Investors await developments on trade negotiations and Brexit

David Joy – Chief Market Strategist, Ameriprise Financial
Weekly markets commentary — Feb. 11, 2019

 

With little domestic news on either the policy or economic front, U.S. equities were virtually unchanged last week. The S&P 500 did close fractionally higher but failed to push above its 200-day moving average. Not helping matters were reminders from the White House that trade talks with China were far from any agreement, and from Europe concerning its ongoing economic slowdown and the challenges for monetary policy of Brexit uncertainty. While investors await further developments on these issues, the dearth of market-moving news resulted in the VIX index ending the week at 15.7, well down from the 36.1 reading of Christmas Eve. 

Bond investors focused on the sluggish economic data coming from Europe, where industrial production in December fell for the fourth straight month in both Germany and Italy, and the European Commission lowered its 2019 European Union (EU) growth forecast from 1.9 to 1.5 percent. The yield on the ten-year German Bund fell seven basis points to 0.09 percent, its lowest level since October 2016. Bond yields in the U.S. followed suit, as the ten-year Treasury note fell five basis points to 2.63 percent, while the two-year slipped four basis points to 2.47 percent. Credit spreads were little changed on the week, but as with other asset categories, did weaken later in the week following the softer data out of Europe. 

Uncertainty around Brexit weighs on the UK’s economic outlook 

The March 29 Brexit deadline is now less than fifty days away, and the possibility of a no deal crash out of the European Union remains a distinct possibility. The International Monetary Fund (IMF) has warned of the longer-term negative economic implications of such an outcome, but UK markets have been relatively calm of late. The pound sits right in the middle of its six-month trading range against the dollar at 1.29.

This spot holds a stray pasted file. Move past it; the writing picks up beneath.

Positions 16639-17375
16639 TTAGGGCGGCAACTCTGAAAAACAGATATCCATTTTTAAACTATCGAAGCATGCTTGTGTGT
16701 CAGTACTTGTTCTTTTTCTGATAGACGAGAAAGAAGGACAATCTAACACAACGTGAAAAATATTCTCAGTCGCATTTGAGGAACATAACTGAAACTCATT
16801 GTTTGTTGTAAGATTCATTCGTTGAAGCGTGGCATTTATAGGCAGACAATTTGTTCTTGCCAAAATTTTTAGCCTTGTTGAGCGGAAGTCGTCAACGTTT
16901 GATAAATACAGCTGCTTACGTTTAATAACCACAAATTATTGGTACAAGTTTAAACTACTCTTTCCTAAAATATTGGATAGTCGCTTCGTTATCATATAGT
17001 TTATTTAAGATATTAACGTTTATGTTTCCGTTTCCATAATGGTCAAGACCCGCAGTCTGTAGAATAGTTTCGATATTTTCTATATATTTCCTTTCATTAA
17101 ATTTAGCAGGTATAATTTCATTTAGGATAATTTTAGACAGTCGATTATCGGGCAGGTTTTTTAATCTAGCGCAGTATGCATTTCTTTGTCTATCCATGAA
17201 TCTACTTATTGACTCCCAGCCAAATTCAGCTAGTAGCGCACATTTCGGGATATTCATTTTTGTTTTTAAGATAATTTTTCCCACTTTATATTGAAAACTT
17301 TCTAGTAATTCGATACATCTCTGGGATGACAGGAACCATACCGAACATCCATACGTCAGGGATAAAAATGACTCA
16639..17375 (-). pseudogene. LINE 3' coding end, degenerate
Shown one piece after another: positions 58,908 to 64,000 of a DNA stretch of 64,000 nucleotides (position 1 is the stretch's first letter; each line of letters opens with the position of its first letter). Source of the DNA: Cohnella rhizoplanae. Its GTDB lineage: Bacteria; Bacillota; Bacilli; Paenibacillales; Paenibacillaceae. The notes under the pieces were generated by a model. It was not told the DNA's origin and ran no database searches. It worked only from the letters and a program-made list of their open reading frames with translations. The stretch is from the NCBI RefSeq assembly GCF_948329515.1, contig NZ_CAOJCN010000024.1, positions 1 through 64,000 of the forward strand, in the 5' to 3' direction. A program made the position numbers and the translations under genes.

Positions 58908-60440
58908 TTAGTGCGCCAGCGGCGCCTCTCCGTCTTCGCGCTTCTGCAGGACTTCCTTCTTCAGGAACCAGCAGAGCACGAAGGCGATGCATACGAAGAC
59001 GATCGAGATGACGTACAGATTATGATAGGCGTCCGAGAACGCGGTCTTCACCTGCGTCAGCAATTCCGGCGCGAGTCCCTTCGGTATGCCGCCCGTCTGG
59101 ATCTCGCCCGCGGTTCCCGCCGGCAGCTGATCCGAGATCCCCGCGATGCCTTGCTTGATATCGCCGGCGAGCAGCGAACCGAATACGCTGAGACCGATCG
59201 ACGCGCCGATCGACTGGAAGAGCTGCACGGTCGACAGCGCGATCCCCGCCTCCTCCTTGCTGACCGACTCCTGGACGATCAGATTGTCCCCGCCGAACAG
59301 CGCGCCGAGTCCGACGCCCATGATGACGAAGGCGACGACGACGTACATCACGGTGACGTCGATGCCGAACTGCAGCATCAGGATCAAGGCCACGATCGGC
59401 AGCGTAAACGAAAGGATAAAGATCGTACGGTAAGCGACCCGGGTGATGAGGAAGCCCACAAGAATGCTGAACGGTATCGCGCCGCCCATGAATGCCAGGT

The FTSE 100 stock index is basically unchanged in four months, and higher by five percent so far this year. The broader FTSE All-Share index is ahead by a similar amount. But the uncertainty surrounding Brexit was captured by Bank of England governor Carney on Thursday when he referred to the “fog of Brexit” while announcing a sharply lower growth forecast for the UK economy in 2019, from 1.7 to 1.2 percent, while also keeping rates on hold. 

Investors keeping an eye on negotiations at home and abroad 

Trade talks between the U.S. and China are scheduled to resume this week in Beijing. And while both sides are saying that the discussions have been constructive, the U.S. side has warned that serious issues remain and that the two sides are far from an agreement. The March 1 negotiating deadline is just three weeks away. 

Back home, the congressional committee charged with hammering out an immigration bill, and keeping the government open past Friday, has reported some progress. Republican Senator Shelby said an agreement could be reached as early as Monday of this week, although subsequent reports said that negotiations broke down over the weekend. Although the president has been briefed on the bi-partisan negotiations, it remains to be seen whether he will sign whatever bill the committee might produce. 

The economic calendar ramps back up somewhat this week, with scheduled reports that include December retail sales, January Consumer Price Index (CPI), industrial production and small business sentiment, and February consumer sentiment. Earnings in the U.S. are two-thirds complete and are growing at a projected rate of 13.3 percent according to Factset. First quarter estimates have now dropped to -1.7 percent, with full-year growth expectations at five percent. Domestic Chinese markets resumed trading on Monday following their week-long closure for the Lunar New Year and were broadly higher. Stocks in Hong Kong traded on Friday, and were fractionally lower, but joined to move higher on Monday.